What did you learn from that first loan?
We weren’t so ambitious then, but we have thrived in our new premises. We’ve become a community hub for other charities too. The flexibility of our first loan worked well, so we knew we wanted the option of paying our new loan back early in lump sums.
We wouldn’t have been so gung-ho the second time around if we hadn’t had such a good first experience.
Did you consider other banks for your second loan?
No. In fact, we could have paid our first loan off quicker, but we left some money outstanding to make it easier to borrow more from Charity Bank.
How did you find the process of applying for a loan second time around?
If anything, it had become even slicker than when we first applied 10 years ago. Jeremy Ince [Regional Manager] was always quick to reply to any questions.
Is there anything you wish you’d known at the start of your loan journey that you do now?
Not really. It’s a great process. I really believe that everyone I’ve met at Charity Bank has got it right. They deal with all sorts of charities with all sorts of assets, so they understood us. And it always felt very professional. I would definitely recommend Charity Bank.
Did the loans help you to get grant funding?
Well, charitable funds ask smart questions now. They want to know how you’re going to reach your target. All along, we could say that if we didn’t raise enough then we’d get a loan.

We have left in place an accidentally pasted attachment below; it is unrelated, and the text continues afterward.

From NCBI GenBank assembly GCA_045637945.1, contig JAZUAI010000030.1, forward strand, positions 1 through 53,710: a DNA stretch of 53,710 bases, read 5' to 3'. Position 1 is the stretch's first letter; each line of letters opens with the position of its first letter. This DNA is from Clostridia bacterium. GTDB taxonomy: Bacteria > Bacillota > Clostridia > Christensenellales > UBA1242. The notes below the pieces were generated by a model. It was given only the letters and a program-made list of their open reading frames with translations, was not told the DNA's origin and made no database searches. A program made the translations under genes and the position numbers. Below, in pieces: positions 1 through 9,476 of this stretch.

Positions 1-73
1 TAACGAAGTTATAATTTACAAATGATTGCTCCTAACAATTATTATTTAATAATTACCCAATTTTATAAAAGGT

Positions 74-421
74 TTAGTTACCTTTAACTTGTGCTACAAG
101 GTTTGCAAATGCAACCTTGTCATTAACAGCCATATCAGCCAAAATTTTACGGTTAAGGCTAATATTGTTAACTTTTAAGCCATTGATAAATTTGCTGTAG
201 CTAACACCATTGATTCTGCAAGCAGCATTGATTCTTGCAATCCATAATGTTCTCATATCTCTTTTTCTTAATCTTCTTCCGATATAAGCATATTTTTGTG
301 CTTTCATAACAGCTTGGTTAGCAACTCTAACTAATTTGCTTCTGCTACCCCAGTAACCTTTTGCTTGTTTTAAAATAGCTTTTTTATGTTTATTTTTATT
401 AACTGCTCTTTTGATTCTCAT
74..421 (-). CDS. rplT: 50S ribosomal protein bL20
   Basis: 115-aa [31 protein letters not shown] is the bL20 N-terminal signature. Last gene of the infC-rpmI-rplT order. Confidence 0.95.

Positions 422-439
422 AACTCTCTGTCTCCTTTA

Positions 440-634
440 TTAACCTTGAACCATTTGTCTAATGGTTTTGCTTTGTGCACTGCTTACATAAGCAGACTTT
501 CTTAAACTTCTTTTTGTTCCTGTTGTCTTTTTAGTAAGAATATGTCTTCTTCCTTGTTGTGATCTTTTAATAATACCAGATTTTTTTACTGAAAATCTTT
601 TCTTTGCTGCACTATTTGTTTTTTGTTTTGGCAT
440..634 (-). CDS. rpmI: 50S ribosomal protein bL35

I believe you also added some services during the pandemic, including delivering meals to people who were isolating. Can you tell us more about that?
We were already offering a hot meals delivery service but went from 60-70 meals a day to 120 a day. We’ve also helped with dog walking, laundry and a range of other things.
A lot of our volunteers are over 70 and needed to shield, so we put a shout out on social media and got around 60 new volunteers. Many of them were furloughed or working from home at the time, but a lot of them are still helping us now.
We even had a chef who came and cooked for us using a mobile kitchen. We’ve made some firm friends and corporate contacts in the community. If we have a shout out for help now, people respond. For the VE Day celebrations, we got hundreds of cakes delivered to us to send out to people. Times are hard for everyone, but businesses and people freely give us what they can.
For older people, the pandemic has been a real tragedy. Many carers couldn’t cope without our support. The people they looked after had to go into long-term care. Other people are finding that their mobility isn’t as good as they’re not getting out of the house. Some haven’t put on shoes for a year.
Younger people have struggled too. We usually focus on the frailest older people, but we’re planning to do more work with the 50+ population as services aren’t always there for them. We’ve started a walking football programme and are considering launching a Men’s Shed, healthy eating workshops and so on, so we’re still looking ahead.
About Charity Bank
Charity Bank is the loans and savings bank owned by and committed to supporting the social sector. Since 2002, we have used our savers’ money to make more than 1000 loans totalling over £350m to housing, education, social care, community and other social purpose organisations.